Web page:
I am 3 weeks into teaching an undergraduate course on the history of leadership and management and, as usual, my students are teaching me too. One of the topics we are covering is how leaders have made decisions and how they write about their own reflections on the decision making process. In an online discussion forum, my students have been dialoguing on the differences and similarities of four management theorists from the early 20th Century regarding management decision making.
I summarized the theorists similarities this way: “A manager’s professional life is wholly concerned with an organization which is both the stage for his or her activity and the object of his or her inquiry.”
One of my students said, “How I interpret this is that when a manager acts, he or she is looking for results but also needs to be concerned with the consequences of his or her actions. In addition, the stage is set for the manager to also inquire of herself, ‘What am I doing?” as she subconsciously draws on the organizational knowledge she has accumulated to make the best decision on how to act….This process is fundamental to the development of any organization that wants to be a learning organization.”
To take this one step further and apply it to the Registrar world, I ask you, “How do you reflect on your decision making process?” What feedback mechanisms do you use?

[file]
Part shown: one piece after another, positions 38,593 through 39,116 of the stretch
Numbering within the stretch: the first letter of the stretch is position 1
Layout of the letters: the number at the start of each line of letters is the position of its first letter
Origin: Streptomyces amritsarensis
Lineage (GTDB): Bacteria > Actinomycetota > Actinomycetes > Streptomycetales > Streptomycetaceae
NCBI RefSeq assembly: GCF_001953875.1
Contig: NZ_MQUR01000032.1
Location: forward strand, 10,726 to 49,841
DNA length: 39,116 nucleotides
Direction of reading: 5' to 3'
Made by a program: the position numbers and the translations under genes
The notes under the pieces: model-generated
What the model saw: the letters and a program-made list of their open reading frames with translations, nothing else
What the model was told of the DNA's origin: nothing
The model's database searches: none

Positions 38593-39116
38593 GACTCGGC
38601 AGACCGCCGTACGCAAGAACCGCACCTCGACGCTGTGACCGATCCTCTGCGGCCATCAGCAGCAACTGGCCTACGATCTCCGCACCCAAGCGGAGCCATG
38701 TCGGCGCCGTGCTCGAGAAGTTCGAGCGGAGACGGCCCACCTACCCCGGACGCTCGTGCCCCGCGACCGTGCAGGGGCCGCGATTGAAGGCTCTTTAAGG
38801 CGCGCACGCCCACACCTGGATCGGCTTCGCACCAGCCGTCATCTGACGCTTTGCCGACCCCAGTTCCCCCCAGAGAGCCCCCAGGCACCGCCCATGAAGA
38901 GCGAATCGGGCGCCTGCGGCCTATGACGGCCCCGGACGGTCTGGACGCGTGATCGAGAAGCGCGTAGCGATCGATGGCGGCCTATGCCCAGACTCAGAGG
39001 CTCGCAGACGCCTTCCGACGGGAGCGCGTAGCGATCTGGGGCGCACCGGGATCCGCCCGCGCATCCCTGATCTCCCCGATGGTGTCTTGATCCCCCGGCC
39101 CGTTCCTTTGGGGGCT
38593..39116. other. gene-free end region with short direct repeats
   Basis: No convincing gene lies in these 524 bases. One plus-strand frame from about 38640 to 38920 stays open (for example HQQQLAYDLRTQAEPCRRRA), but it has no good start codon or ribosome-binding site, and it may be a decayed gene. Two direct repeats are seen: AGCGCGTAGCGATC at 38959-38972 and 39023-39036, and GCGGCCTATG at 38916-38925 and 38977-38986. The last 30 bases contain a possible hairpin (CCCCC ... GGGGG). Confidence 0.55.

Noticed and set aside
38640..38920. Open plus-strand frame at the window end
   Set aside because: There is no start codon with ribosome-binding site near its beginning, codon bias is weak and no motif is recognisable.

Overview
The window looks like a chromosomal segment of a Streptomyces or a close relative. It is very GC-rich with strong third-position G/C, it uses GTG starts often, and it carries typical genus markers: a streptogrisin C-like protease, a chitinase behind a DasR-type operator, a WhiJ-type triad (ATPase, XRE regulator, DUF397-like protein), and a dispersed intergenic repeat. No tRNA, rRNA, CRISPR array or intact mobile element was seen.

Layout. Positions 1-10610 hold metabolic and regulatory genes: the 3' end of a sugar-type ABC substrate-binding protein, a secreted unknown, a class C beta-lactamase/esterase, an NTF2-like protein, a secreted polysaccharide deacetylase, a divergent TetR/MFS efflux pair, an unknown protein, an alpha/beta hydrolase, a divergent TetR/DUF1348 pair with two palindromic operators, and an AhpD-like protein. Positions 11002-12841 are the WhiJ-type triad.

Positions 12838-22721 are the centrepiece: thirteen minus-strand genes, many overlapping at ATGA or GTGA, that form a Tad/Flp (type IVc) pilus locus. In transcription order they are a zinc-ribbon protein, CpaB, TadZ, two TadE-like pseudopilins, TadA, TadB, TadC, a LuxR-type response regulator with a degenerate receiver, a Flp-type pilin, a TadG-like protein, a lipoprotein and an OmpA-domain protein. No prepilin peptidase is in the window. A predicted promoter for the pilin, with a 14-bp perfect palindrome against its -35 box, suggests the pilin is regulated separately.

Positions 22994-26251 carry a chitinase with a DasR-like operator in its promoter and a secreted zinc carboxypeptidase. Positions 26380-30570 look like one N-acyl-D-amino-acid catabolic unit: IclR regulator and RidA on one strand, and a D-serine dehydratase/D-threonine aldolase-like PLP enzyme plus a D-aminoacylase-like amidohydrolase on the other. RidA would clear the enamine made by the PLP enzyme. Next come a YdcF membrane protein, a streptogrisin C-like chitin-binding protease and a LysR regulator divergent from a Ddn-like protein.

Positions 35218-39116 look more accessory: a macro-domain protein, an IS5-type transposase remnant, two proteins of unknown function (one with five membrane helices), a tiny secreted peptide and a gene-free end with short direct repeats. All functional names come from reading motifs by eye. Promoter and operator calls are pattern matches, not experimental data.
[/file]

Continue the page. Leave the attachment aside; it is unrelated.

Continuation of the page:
Here in British Columbia, Canada, where I work, I am fortunate to be part of a professional association of Registrars who have a very active email list-serve, where no question is too dumb and where almost situation has been encountered before. I hope you are part of a similar group. If not, consider how you might get such a group going. It is a valuable way to listen and learn as well as contribute to your colleagues.
It is also valuable to have feedback loops for us to listen internally. We all know pretty quickly if our web registration system isn’t working. But what’s your method of discovering how your policies are working? How do you know how your office is being perceived by faculty and students? Are you being avoided at all costs?
One way to listen for this is to pay attention to whether departments are working around you, setting up parallel, redundant systems, or whether they are coming to you for a solution or to discuss an idea. If your office is being worked around, you have a problem.
One way to address this and do as my student suggests and act-reflect-learn is to be direct in asking for feedback. Put yourself out there and ask Deans, Chairs, and leaders how your office is doing. Get around the university and be deliberate about dropping in to the schools and faculties you work with, and listen to their concerns. You might be surprised what you hear, but you might also be surprised at how relations with them warm up quickly.
As I teach for the next several weeks I am conscious that I need to demonstrate to my students how I am a learner. And I need to demonstrate this to my staff and the university at large if I hope to contribute to the learning organization.
What about you? What feedback loops do you use? Please leave a comment and help us all learn together.